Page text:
I really like your case about health care as a privilege, not a right. I've been making it for a while. The whole "rights" discourse is flawed, as you know.

Keith Drury said...

You write so cute when you are mad... I do agree that America needs a totally redesigned educational system--from kindergarten through college...

But first we need a healthy discussion of two [competing?] core values of American culture... Freedom and Equality--and what each of these mean and to what extent we are willing to tradeoff one for the other... I think this discussion is at the core of health care as well as education... you lead the discussion and I'll come ;-)

Ken Schenck said...

I agree and think that the skewing I mention lines up with both of these, Republicans and Libertarians with a skewed sense of freedom and Democrats with a skewed sense of equality. Each side tends to treat their champion as an absolute when neither is.

J. Allen Crowe said...

Read my book, The Fatal Link. I contend that up to 30% of our children in school have been prenatally exposed to alcohol and we are seeing the brain damage behaviors that are linked by research in our schools. I am a long time educator who spent 18 years in the epicenters of prenatal exposure to alcohol and can see it more clearly than most. My research reveals an irrefutable connection between school shooters and heavy prenatal exposure to alcohol.

Melissa Esh said...

Hey Ken,
You definitely identify some of the most difficult issues in education today. As in any discipline, terminology is so important. The mainstreaming issue is complex and there are benefits on both sides (as a classroom teacher in the public schools, I saw the best and worst of each side). It may be a mistake to call students with learning disabilites discipline problems. Granted, sometimes students with disabilities are disruptive, but so are other types of students. You may be speaking to a specific situation where the terms apply, but in general it's important to delineate between behavior problems and students with learning disabilities.

Your point regarding parents is spot on and so important when it comes to behavior, values, and learning. Just as parents of low-performing students need to work with their kids at home, parents of more gifted students can do so much to challenge their students at home (much like your tackling recent history with your kids). This doesn't take the place of the classroom experience, but, I'm my experience, parents have much more to do with their children's success in the classroom than many of them realize.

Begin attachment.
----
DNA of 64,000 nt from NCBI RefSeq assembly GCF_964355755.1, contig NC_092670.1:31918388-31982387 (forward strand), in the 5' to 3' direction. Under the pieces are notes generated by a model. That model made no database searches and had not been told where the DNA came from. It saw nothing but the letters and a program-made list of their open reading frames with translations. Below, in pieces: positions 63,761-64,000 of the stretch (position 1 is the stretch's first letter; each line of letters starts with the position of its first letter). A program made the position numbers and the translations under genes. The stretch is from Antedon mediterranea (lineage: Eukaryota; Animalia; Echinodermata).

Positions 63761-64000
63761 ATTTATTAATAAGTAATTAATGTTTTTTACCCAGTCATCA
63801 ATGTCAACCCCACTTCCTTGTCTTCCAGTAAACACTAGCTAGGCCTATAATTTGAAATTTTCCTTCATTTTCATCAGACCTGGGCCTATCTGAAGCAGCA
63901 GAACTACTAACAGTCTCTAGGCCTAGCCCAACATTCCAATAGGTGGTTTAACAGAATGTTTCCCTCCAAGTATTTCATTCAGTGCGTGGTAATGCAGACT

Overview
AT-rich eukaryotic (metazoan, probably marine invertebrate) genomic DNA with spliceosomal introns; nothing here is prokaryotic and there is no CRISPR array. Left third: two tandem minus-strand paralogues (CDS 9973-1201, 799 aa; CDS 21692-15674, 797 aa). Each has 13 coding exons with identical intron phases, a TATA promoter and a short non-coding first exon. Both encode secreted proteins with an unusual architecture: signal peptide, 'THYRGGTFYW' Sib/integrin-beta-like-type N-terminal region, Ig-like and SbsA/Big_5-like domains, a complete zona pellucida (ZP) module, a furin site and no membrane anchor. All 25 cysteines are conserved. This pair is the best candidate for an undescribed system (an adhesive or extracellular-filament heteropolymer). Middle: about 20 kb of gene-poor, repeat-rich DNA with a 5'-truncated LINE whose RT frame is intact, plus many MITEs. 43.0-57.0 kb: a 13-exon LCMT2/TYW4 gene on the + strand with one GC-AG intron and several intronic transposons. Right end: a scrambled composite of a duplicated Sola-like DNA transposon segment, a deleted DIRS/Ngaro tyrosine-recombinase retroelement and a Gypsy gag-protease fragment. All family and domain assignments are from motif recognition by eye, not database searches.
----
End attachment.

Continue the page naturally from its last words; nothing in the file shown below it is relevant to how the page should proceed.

Another thing worth discussing and perhaps the subtext to each of these issues is socioeconomics. It's too big of an issue to cover here, but there are correlations between economic status and behavior as well as learning ability. Similarly, there are divisions based on gender. At some point separating out the "problems" and creating homogeneous classes does more harm than good. Finding where the line is a daunting task.

I'm sorry for such a long response--I'm in a doctoral program in education and am always thinking about such issues.


Angie Van De Merwe said...

I agree that liberty or equality cannot be absolute, but they can be ultimate, because without liberty there is no respect. And without equality there is no responsibility.

Respect allows another liberty of choice, the same liberty one would want for oneself in opposition to authoritarianism.

Equality means of "human worth" or "value", which is also a respectful term in behavioral standards.But, the conservative would value a responsible personhood, while the liberal deems it better to entitle.

People can loose respect, as well as earn respect.

Do those in power deem respect, when they have behaved disrespectfully? Those who are under authoritarianism without their consent, should have the right to dissent.

The military is an authoritarian structure, but unless there is a draft in effect, we have a voluntary army. Some think that military service should be required for every young adult.

Ken Schenck said...

Thanks all,

Melissa, yes, I sure wouldn't want to give the impression that it is those with learning disabilities who are the only discipline problems. There are spoiled or troubled rich kids who can be horrible. There are special needs kids who are an absolute delight.

Thanks for bringing some nuance and expertise to the topic!

Cora White said...

I completely agree with dual tracking and the idea of seperating those who are college bound in high school. That is in my opinion at least what we need to copy from England, not healthcare.
Keep community colleges strong because they provide an easier jumping back in point for those who are late bloomers. That piece is not as robust as in England. This will allows those who were vocational early on in high school to jump tracks as you speak of in the post. Because after 3 years some basic foundations will be lost.

The values stuff as a Christian i feel needs to come from the bible. Because when it was centered more in our culture, even non-believers seemed to have those basic values in them.

Bill said...

The best, most practical and most unpoliticized character education I've seen (in 4 districts in 3 states) is Boys Town Skills. The old Father Flannagan model branched out and it's wonderful.

If you looked it up and had any pull with your local district, it would probably be just what you're after, assuming buy in + effective implementation.

On points 2 & 3, the problem is that two tiers would *appear* discriminatory in urban areas. (Yes, to the point, we care more about appearance than actually helping kids most appropriately.) Figure out how to get around that one, and I'll vote for you. :-)